I've been 40 lbs. heavier than I am now and it was incredibly uncomfortable. Although I had no health problems, I felt ungainly and slow. Exercising was pure misery, just trying to move all that body weight around. My thighs chafed and my clothes pinched. And how I looked mattered to me as well. Finding flattering clothes was difficult. My confidence plummeted and I shied away from pictures. To this day, I'm so regretful that I don't have any pictures of myself holding my beautiful newborn second son because I was ashamed of how heavy I had allowed myself to become. Me. Someone who dealt in fitness for a living. Someone who other people would turn to to tell them how to lose weight and firm up. Someone who knew all about calories in versus calories out and how to work the most muscle groups using the least amount of time. I felt like a hypocrite and a failure and I was very unhappy.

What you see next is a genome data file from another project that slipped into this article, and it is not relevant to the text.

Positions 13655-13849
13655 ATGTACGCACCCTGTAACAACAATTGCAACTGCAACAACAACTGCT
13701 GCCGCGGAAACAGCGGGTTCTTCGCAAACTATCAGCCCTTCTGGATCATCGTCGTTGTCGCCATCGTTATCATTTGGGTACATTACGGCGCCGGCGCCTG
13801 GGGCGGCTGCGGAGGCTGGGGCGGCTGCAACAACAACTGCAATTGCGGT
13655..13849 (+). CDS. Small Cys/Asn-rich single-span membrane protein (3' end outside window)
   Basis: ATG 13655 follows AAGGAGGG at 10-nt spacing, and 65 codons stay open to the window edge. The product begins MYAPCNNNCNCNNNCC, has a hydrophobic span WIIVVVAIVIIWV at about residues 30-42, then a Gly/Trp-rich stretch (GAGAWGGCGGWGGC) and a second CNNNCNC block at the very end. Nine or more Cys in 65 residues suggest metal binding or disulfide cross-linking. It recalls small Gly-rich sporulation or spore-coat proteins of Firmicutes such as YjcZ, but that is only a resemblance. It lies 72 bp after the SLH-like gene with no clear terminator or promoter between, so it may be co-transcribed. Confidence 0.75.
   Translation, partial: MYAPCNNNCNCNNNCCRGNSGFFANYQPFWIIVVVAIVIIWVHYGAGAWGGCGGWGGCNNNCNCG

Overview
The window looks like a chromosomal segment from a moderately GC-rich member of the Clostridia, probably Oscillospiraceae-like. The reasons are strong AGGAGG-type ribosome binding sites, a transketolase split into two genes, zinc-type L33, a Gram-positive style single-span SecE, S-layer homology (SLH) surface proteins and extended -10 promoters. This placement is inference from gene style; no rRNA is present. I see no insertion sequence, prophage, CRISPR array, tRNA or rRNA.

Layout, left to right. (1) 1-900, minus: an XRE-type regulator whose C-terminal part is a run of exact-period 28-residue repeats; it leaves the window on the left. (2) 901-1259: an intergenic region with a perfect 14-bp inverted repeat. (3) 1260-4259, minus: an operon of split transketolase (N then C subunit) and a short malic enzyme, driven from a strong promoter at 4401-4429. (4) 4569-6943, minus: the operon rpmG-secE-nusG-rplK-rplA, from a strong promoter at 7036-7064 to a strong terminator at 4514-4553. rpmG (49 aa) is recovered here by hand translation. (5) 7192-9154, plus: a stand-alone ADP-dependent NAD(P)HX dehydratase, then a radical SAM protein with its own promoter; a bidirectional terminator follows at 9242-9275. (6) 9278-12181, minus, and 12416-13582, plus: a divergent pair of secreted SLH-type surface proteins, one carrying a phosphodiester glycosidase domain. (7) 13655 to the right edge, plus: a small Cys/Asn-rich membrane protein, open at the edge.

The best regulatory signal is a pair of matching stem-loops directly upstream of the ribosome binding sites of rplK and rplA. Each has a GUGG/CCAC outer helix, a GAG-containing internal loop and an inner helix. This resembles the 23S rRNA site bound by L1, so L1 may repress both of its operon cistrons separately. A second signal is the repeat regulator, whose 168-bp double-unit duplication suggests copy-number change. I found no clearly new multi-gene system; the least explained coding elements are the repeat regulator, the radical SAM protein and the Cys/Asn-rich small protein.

So when I tell people that it doesn't matter if you don't look like a fitness model as long as you're healthy and happy, what do I really mean?
I recently came across an article in Runner's World that made me take a hard look at what I really thought about body image and fitness. The article tells the story of Mirna Valerio, a 250 lbs. woman who runs 25-35 miles a week and completes trail ultramarathons. It seems almost impossible that someone who burns that many calories could still be overweight, but she is. Significantly so. If you weigh 250 lbs. you can't possibly be fit, right? But Ms. Valerio can run 35 miles of trail in one day (here's a blog post she wrote about doing just that.) I can't. I don't have the endurance, strength, or stamina that Ms. Valerio has--tools that are essential to complete a gauntlet like that. And I promise you I'm pretty fit. So, how can we say that she isn't fit?